- Great Joy 50mm T2.9 1.8x Anamorphic Lens EF/PL/E/L/RF/MFT Mount £1,349.00 +VAT
- Great Joy 85mm T2.9 1.8x Anamorphic Lens EF/PL/E/L/RF/MFT Mount Expected price: $1,445 USD
The Viltrox 1.33x full frame anamorphic lenses offer a good balance of build quality and optical performance. There really aren’t many 1.33x anamorphic lenses to choose from and they really do fill a niche place in the market. The ability to use them on regular 16:9 sensor cameras is a big deal and in some ways, it makes them a little bit more versatile than 1.8x or 2x anamorphic lenses.
Whether or not buying a 1.33x lens makes sense if you want to shoot anamorphic is bound to draw strong opinions from different people. With quite a few 1.5/1.6/1.8x options now available, 1.33x is potentially going to be a hard sell.
The lenses have very little barrel distortion, no real signs of chromatic aberration, and the breathing is very well controlled. They retain a good amount of contrast and their color tone is quite neutral. I did find that the blue streaks were a bit too harsh for my liking, but they are more pleasing than the streaks you get on the Laowa and Sirui anamorphic lenses.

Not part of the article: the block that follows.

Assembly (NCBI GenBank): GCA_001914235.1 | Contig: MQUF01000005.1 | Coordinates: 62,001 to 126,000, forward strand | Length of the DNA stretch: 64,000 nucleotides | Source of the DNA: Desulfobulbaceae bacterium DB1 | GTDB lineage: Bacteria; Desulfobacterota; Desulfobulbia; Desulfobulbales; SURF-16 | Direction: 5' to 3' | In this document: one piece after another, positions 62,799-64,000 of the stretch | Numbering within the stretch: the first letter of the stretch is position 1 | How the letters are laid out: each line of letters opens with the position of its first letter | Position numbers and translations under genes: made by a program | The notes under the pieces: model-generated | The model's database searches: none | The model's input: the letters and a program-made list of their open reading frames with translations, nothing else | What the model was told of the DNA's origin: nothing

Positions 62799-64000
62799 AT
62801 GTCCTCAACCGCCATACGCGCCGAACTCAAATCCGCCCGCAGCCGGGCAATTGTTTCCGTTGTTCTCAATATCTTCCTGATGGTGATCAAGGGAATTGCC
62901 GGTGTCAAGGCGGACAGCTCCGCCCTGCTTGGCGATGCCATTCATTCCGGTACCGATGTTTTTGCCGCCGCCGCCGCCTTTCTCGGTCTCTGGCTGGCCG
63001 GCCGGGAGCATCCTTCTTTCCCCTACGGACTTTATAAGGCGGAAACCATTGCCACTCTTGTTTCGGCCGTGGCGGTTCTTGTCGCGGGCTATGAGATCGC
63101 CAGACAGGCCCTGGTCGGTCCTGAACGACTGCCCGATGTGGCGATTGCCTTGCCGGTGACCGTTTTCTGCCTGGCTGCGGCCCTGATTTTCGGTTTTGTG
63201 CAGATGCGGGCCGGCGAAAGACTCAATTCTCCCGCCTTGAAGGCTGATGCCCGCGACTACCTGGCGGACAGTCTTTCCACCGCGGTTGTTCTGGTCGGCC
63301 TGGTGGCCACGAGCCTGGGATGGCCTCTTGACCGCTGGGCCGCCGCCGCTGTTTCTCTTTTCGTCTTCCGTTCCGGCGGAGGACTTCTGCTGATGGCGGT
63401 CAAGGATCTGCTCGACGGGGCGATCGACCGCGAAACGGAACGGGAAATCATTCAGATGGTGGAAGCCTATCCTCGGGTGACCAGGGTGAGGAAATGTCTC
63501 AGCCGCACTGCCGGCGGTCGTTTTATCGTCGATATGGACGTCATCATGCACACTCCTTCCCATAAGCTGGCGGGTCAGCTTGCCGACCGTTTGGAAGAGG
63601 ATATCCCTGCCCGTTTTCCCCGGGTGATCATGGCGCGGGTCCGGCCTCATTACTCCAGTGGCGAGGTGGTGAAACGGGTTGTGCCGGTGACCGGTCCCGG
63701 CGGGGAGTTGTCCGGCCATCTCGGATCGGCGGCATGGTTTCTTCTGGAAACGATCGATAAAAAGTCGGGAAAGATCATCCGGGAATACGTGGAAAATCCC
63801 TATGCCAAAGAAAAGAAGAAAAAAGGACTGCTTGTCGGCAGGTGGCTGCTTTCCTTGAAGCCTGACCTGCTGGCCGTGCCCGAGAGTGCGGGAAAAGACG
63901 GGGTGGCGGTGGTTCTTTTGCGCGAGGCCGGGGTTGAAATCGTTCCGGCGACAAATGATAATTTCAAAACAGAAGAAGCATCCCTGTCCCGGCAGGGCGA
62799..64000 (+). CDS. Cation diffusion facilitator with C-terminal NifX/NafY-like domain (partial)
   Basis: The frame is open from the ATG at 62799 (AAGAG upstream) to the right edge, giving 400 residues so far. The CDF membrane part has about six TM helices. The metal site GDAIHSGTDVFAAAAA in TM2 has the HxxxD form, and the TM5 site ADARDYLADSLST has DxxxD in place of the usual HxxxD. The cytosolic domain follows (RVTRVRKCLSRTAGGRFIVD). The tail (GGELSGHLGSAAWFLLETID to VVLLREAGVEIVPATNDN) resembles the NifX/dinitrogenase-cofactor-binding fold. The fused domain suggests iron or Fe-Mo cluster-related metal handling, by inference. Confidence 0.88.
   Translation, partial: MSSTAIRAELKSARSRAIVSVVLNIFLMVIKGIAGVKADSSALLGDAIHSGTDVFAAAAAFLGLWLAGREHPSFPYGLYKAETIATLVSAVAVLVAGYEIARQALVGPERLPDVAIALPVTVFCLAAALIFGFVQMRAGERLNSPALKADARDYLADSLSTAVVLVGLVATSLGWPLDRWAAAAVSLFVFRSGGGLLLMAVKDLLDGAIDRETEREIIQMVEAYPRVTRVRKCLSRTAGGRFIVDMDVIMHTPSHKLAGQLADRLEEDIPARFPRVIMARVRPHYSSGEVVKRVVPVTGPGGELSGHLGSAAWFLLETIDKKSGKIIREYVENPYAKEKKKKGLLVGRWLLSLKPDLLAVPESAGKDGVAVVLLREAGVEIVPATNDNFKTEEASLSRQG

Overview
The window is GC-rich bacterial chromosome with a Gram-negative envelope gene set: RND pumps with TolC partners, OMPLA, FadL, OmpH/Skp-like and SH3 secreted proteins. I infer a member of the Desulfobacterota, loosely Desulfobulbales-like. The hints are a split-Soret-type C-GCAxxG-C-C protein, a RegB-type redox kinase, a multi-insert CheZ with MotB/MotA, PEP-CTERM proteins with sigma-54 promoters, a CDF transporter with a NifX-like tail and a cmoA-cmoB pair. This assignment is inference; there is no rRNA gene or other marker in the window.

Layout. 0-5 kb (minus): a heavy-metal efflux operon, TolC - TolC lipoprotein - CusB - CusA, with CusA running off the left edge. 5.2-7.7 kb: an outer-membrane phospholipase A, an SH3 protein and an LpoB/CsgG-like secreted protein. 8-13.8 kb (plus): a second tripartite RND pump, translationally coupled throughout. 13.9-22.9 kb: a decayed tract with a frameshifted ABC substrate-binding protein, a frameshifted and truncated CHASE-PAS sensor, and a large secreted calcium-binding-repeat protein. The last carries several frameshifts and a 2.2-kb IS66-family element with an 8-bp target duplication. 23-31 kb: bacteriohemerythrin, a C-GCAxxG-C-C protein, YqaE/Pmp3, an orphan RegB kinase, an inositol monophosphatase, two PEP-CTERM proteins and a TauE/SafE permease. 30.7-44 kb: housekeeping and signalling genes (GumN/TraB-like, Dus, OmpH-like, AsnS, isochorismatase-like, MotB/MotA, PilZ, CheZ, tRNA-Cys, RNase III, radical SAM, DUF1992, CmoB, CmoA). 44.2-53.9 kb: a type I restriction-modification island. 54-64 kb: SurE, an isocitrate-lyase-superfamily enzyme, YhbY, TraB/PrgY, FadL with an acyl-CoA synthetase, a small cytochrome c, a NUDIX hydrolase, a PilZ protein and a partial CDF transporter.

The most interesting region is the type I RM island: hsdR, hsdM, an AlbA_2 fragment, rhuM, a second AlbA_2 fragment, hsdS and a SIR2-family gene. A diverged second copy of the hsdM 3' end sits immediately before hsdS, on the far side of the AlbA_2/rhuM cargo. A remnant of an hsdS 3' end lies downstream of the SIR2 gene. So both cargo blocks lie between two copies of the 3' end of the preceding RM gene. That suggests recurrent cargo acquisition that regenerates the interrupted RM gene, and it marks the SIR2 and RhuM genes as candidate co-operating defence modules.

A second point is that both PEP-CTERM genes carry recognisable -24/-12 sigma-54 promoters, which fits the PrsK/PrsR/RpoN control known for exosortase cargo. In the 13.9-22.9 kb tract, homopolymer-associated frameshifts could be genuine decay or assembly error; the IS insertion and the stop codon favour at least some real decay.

The lenses are very solidly made and constructed and I think Viltrox has done a reasonably good job with this set. Are they going to be as good as other more expensive anamorphic lenses, no they aren’t, but at their price point I wouldn’t expect them to be. They do, however, face very stiff competition from a bevy of affordable anamorphic lenses that have started to flood the market in the last year or so.
If you are an owner/operator and are looking to own a set of reasonably affordable anamorphic lenses that you could use on just about any camera then the Viltrox is worth considering. While they certainly aren’t going to be lenses for everyone, they may be a good option for rental houses due to their build quality.
I quite liked using the Viltrox 1.33x Full Frame Anamorphic lenses as they were easy to operate and they create nice images. It is good to have more anamorphic options on the market so that there is more choice for the end user.